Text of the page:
Some of Mr. Stack’s world coins were included in this sale, but, unfortunately, very few (if any) were identified as having originated with his collection.

No additional sales of James A. Stack coins have occurred since 1995 with the exception of reappearances of individual coins, and it is doubtful if any more coins are held by his estate or descendants.

1653smallThe James A. Stack 1797 $2.50 – PCGS MS62 (Finest Known) – his name was recently reattached to this coin’s pedigree

As desirable as the James A. Stack pedigree remains today, there are many instances where his name has been stripped, intentionally or otherwise, from the ownership chains. Reattaching his name, which occurs fairly frequently, is a pleasant by-product of my work on the PCGS CoinFacts Condition Census. In fact, discovering one of those connections is what brought my attention to this remarkable collector.

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Comments (10)


  1. Richard M says:

    Ron, neat article. You mentioned you could not find a copy of the Coin Galleries 4/1995 catalog. Contact Bryce Brown via email at [email protected] — I believe he has a copy and it should not be too expensive.

  2. Ron Guth says:

    Hi Richard,

    Thanks for the feedback and recommendation. Bryce is an excellent source for old, numismatic auction catalogs (I’m guilty of being one of his frequent customers).

  3. David Q says:

    Great article. His dimes in particular were standouts. Lots 1 and 2 of the Jan 1990 sale are both beautiful 1796 (JR-4) dimes. Lot 1, described as “Choice Brilliant Uncirculated” in the catalog is now in an NGC 66 PL holder ( and was sold as part of the Gardner collection.

    Lot 2 was also described as a Ch BU 1796 dime but sold for almost twice as much at auction (52K vs 28.6K). This coin was sold as part of the Price collection where it resided in an NGC 67 Star holder, and now is in a PCGS 66 CAC holder (, cert 06701996. Stack put together a very high quality dime collection and these two are no exception.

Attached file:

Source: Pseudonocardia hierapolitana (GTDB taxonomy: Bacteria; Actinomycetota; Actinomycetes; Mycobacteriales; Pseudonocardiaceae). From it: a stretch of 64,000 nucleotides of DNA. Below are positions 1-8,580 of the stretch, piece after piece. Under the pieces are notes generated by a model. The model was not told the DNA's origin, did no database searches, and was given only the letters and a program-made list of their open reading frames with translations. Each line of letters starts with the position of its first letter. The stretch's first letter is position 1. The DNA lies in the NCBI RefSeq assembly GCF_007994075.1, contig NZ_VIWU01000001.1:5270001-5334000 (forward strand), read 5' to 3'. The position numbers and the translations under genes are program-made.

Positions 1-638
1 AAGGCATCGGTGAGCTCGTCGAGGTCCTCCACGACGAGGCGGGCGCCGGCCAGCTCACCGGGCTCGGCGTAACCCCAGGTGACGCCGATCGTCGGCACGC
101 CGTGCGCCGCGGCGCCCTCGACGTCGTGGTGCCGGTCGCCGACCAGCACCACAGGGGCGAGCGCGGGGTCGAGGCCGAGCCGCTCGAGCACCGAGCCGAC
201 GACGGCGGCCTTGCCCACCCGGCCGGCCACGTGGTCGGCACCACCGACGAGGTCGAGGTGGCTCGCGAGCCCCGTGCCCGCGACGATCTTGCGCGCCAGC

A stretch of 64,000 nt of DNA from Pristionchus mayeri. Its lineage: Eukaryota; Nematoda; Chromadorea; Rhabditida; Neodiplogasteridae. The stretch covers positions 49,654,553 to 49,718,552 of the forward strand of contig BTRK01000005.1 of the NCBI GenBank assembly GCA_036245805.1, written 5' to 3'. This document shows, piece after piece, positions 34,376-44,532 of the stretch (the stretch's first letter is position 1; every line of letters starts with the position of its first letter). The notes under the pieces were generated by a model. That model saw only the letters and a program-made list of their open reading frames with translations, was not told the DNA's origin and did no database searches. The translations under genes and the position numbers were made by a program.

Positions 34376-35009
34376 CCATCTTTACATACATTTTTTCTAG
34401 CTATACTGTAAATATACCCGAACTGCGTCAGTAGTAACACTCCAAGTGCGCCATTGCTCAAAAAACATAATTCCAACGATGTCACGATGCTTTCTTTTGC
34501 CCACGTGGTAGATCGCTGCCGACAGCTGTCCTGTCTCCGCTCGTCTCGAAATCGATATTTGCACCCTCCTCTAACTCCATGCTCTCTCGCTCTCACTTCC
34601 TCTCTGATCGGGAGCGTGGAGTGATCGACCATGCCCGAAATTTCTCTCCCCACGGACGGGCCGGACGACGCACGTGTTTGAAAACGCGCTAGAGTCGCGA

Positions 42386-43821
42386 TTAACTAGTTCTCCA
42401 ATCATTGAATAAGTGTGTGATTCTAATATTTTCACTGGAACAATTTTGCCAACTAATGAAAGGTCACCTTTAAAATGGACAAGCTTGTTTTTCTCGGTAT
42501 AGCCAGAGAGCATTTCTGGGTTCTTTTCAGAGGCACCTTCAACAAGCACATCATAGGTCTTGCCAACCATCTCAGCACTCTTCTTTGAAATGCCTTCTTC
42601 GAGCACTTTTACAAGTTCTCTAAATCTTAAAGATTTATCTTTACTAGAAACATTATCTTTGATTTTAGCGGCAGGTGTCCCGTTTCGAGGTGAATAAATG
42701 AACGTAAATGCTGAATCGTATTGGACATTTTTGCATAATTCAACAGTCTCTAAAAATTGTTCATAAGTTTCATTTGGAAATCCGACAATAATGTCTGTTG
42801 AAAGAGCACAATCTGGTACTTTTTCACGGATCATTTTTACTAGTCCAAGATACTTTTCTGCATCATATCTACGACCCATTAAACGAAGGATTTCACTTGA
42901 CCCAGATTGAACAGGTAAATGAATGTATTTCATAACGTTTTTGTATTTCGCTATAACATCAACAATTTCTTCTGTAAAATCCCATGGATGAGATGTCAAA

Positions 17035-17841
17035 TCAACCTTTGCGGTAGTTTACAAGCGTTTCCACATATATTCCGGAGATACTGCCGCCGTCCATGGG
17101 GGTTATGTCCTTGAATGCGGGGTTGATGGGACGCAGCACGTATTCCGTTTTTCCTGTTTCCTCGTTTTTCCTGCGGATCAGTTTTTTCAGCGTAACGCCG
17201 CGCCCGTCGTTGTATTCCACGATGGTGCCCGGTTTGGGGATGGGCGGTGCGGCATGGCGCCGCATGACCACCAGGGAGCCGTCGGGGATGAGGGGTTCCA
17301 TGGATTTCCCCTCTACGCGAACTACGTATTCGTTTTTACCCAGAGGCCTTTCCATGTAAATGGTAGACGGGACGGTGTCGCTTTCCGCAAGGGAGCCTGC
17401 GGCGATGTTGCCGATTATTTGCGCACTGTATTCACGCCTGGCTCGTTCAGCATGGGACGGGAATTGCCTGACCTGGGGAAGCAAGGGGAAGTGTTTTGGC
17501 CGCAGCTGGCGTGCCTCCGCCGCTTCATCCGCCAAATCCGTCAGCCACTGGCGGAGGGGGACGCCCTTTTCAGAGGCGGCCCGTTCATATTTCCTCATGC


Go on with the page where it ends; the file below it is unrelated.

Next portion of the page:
4. John W says:

    Great article Ron.

    I loved the note on reattaching the Stack pedigree with the 1797 quarter eagle which can be seen here:

    I was wondering if the same could be done with the MS66+ finest known 1801 half dime mentioned above here:

    I haven’t checked the rest of the coins in the article but it would be cool to reattach more of them.

    Also, what do you think of having PCGS create a legacy Registry Set for Stack?

  5. Dan says:

    Hi Ron, great article! I own a Stack coin that had “lost” its pedigree and like you I enjoyed making the connection. I have a question – how do I get PCGS to add the pedigree back to the cert page for this coin? Could you also add the pedigree in Coinfacts? The coin in question is a beautiful 1876 proof trade dollar, lot 229 in the 3/95 sale. There’s a color plate to match the coin in the Stacks auction catalog. The coin is now PCGS cert number 30039284. Thank you for your help, feel free to email me for more information.

  6. Ron Guth says:

    Hi Dan,

    Thanks for commenting on the article. With your input (and a check of the 3/1995 Stack’s catalog), I have reconnected the coin with its former pedigree. You can see it in the Census we list at the bottom of the page. Congratulations on purchasing a great coin.

    I have a question for you. When and/or how did you discover that your coin came from the Stack collection?

  7. Ron Guth says:

    Hi John,

    I like the idea of creating a legacy Registry Set of James A. Stack’s collection. I’m going to examine his coins a little further to see if such a move is warranted. He certainly owned some fabulous items.

  8. Ron Guth says:

    Hi David,

    Thanks for the heads-up on the 1796 Dimes. I added the Stack’s pedigree to Lot 1 and will scroll through the rest of the Dimes to see if any more connections can be made.

  9. David Q says:

    This beautiful 1821 dime was in the Pogue collection and is now in the Easton Collection (originally Lot 26 in the JAS 1990 sale).

    And this 1822 Proof dime, Lot 28 in that sale, recently sold in the Gardner sale.

  10. Dan says:

    Thanks for updating the pedigree in coinfacts. Very cool! To answer your question, the dealer I purchased the coin from had told me that it came from a “famous sale” in the mid-90’s, but he couldn’t remember the name. With a little searching it wasn’t too terribly difficult to track down. I identified a few potential auctions and used the PCGS forum to get help since these auctions are mostly not online (at least at the time). I think it was just a couple years ago that I made the discovery, and I’ve since purchased the auction catalog to go along with the coin.